It is no secret that medical care in the United States is overpriced. But as the tale of the humble IV bag shows all too clearly, it is secrecy that helps keep prices high: hidden in the underbrush of transactions among multiple buyers and sellers, and in the hieroglyphics of hospital bills.
At every step from manufacturer to patient, there are confidential deals among the major players, including drug companies, purchasing organizations and distributors, and insurers. These deals so obscure prices and profits that even participants cannot say what the simplest component of care actually costs, let alone what it should cost. And that leaves taxpayers and patients alike with an inflated bottom line and little or no way to challenge it.
In May 2012, a food poisoning outbreak struck upstate New York, causing more than 100 people to seek hospital treatment. Times reporter Nina Bernstein attempted to figure out what individual patients were charged for an IV bag with sterile saltwater to replenish their lost fluids. You will be surprised to learn (or not surprised at all) that this proved to be much more difficult than expected because of our opaque system of pricing where the charges appear to be mysterious. One woman who paid $100 for her visit sums it up for a lot of patients: “Honestly, I don’t understand the system at all.”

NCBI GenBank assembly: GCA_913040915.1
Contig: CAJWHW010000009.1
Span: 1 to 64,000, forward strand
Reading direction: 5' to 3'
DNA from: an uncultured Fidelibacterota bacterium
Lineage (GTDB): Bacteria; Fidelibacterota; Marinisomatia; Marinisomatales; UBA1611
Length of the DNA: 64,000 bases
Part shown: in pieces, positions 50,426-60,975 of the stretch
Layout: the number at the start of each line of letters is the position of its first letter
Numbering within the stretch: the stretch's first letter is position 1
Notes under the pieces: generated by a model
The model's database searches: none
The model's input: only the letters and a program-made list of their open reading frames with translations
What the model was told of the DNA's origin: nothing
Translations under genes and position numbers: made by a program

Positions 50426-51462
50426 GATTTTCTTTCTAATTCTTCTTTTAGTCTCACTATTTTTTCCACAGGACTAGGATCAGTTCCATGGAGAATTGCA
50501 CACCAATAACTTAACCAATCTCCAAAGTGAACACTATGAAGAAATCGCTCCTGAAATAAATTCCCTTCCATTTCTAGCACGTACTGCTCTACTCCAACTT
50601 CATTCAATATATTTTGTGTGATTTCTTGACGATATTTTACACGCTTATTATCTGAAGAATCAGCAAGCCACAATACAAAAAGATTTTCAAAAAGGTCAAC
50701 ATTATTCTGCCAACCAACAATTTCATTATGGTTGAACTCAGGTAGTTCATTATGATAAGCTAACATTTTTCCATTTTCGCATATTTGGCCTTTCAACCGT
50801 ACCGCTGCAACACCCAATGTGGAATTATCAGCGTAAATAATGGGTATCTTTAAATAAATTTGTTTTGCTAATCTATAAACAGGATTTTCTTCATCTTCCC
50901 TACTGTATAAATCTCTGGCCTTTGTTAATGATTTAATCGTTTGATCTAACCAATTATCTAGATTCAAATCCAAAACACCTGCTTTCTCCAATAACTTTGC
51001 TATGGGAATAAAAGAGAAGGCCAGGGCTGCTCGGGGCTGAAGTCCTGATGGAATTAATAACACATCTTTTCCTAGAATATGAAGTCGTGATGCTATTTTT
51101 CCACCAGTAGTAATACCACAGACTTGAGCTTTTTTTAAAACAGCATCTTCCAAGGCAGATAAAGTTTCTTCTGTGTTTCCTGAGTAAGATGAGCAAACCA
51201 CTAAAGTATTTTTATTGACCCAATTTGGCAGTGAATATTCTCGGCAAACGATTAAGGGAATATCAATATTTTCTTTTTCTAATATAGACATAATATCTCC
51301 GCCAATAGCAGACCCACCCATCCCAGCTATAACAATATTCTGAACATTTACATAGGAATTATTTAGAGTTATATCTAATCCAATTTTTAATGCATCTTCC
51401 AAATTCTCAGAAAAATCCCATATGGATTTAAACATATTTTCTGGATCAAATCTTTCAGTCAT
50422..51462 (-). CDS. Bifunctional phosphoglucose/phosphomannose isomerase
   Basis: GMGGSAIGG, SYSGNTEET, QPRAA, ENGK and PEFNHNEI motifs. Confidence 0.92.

Photo: The National Guard